The Twilight of the Ice Nymphs," the latest from iconoclastic Canuck filmmaker Guy Maddin, is a demanding mixture of Gothic romance, Euro expressionism and Shakespearean fancy. A yarn about the cruelty of love, the picture is an eerie visual reverie with an often daunting narrative. The film won't enlarge the small circle who have embraced Maddin's earlier "Tales From the Gimli Hospital" and "Careful"; theatrical prospects are confined to a niche of a niche audience, both domestically and abroad, with limited spinoff in video and pay cable. The yarn centers on Peter Glahn (uncredited Nigel Whitmey), a former political prisoner who is returning to the mythical Mandragora, where the sun never sets. Aboard ship, he encounters the mysterious Julianna Kossel (Pascale Bussieres), who promptly vanishes, but not before captivating his heart.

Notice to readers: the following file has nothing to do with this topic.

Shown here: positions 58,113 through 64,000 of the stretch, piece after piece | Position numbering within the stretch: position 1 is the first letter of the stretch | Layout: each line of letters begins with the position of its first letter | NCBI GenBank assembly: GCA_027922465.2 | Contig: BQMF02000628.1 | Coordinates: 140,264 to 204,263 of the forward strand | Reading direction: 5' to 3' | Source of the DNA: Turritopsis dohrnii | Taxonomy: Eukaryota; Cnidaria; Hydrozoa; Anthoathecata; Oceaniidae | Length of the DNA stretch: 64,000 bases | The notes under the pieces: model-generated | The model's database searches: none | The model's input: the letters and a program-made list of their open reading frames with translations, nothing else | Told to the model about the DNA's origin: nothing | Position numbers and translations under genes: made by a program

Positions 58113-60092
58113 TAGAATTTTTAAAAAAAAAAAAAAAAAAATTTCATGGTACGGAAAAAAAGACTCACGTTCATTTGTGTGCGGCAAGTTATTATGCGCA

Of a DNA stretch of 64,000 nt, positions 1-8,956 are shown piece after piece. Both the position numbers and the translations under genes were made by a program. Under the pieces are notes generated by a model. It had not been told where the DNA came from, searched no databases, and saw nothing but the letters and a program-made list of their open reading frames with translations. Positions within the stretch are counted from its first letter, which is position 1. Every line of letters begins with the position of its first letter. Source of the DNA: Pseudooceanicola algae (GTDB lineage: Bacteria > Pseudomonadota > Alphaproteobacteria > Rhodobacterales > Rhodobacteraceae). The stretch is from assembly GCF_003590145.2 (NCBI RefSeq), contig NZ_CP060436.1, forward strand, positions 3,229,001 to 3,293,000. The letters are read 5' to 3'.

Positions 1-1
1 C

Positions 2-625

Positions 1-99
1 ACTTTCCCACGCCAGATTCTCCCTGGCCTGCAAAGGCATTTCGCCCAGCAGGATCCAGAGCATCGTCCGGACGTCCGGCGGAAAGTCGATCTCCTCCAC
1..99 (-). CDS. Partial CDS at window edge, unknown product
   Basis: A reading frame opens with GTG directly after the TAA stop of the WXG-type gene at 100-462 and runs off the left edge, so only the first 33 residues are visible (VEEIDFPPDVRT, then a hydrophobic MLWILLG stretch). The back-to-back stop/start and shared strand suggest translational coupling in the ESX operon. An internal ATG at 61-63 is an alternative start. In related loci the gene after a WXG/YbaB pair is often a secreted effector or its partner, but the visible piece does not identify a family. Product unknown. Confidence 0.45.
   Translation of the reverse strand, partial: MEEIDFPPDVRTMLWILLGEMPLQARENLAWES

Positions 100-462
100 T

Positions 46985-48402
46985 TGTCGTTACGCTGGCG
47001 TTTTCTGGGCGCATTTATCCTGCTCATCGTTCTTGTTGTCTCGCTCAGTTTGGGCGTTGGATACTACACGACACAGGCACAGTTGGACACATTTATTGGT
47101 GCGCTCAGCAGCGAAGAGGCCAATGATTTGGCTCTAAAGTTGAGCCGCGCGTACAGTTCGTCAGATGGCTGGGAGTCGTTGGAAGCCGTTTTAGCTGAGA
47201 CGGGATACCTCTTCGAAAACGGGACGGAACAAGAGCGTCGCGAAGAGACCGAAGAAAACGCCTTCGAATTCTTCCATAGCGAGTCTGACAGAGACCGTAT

Ashore, he goes to the family ostrich farm run by his sister Amelia (Shelley Duvall). What slowly emerges is a complex set of passionate connections. Amelia is heartsick for the vain and duplicitous Dr. Solti (R.H. Thompson), who has a manipulative hold on both Zephyr (Alice Krige), the widow of a fisherman, and Julianna. But Solti’s true love is a recently discovered statue of Venus with strange powers and an apparent desire for Zephyr. The lethal unraveling finds Amelia taking out her frustration on her handyman (Frank Gorshin) and the rest killed, spurned or gone mad.Once again Maddin sets his tale in an unspecified bygone time and creates a hallucinatory environment on soundstages. The elements of magic and confinement recall “The Tempest,” but George Toles’ script fails to connect the mythic and the temporal, producing an ultimately unsatisfying effort. Whitmey, who removed his name from the picture when he was re-dubbed by another actor, is nonetheless effective as a cipher amid the action. The picture also sports effective turns by Krige, Thompson and especially Bussieres, while Duvall is overly shrill as Amelia. Overall, Maddin’s first effort with seasoned performers is extremely promising, and he continues to grow as a visual craftsman. But he’s in need of better material to develop the unique film voice his past films promised.